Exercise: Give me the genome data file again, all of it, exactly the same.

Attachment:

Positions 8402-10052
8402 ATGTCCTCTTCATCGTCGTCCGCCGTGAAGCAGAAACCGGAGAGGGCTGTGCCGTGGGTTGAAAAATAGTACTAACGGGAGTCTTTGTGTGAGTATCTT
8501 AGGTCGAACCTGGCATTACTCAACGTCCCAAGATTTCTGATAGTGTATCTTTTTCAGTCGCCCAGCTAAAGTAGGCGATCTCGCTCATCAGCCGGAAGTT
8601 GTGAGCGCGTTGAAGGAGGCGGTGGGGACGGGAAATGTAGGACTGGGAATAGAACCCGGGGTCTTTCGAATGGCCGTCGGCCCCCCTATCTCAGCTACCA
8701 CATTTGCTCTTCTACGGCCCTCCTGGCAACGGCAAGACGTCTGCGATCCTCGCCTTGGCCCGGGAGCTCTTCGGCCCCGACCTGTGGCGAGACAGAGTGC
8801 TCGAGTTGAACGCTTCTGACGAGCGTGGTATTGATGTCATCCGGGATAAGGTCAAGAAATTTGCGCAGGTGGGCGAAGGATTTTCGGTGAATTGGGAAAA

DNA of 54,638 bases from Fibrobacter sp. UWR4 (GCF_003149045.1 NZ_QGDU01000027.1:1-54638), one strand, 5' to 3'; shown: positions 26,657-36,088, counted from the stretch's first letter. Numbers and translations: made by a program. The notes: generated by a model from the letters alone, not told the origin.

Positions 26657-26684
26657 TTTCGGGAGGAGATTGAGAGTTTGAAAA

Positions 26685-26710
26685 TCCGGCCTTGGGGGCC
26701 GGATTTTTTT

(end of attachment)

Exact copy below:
Positions 8402-10052
8402 ATGTCCTCTTCATCGTCGTCCGCCGTGAAGCAGAAACCGGAGAGGGCTGTGCCGTGGGTTGAAAAATAGTACTAACGGGAGTCTTTGTGTGAGTATCTT
8501 AGGTCGAACCTGGCATTACTCAACGTCCCAAGATTTCTGATAGTGTATCTTTTTCAGTCGCCCAGCTAAAGTAGGCGATCTCGCTCATCAGCCGGAAGTT
8601 GTGAGCGCGTTGAAGGAGGCGGTGGGGACGGGAAATGTAGGACTGGGAATAGAACCCGGGGTCTTTCGAATGGCCGTCGGCCCCCCTATCTCAGCTACCA
8701 CATTTGCTCTTCTACGGCCCTCCTGGCAACGGCAAGACGTCTGCGATCCTCGCCTTGGCCCGGGAGCTCTTCGGCCCCGACCTGTGGCGAGACAGAGTGC
8801 TCGAGTTGAACGCTTCTGACGAGCGTGGTATTGATGTCATCCGGGATAAGGTCAAGAAATTTGCGCAGGTGGGCGAAGGATTTTCGGTGAATTGGGAAAA

DNA of 54,638 bases from Fibrobacter sp. UWR4 (GCF_003149045.1 NZ_QGDU01000027.1:1-54638), one strand, 5' to 3'; shown: positions 26,657-36,088, counted from the stretch's first letter. Numbers and translations: made by a program. The notes: generated by a model from the letters alone, not told the origin.

Positions 26657-26684
26657 TTTCGGGAGGAGATTGAGAGTTTGAAAA

Positions 26685-26710
26685 TCCGGCCTTGGGGGCC
26701 GGATTTTTTT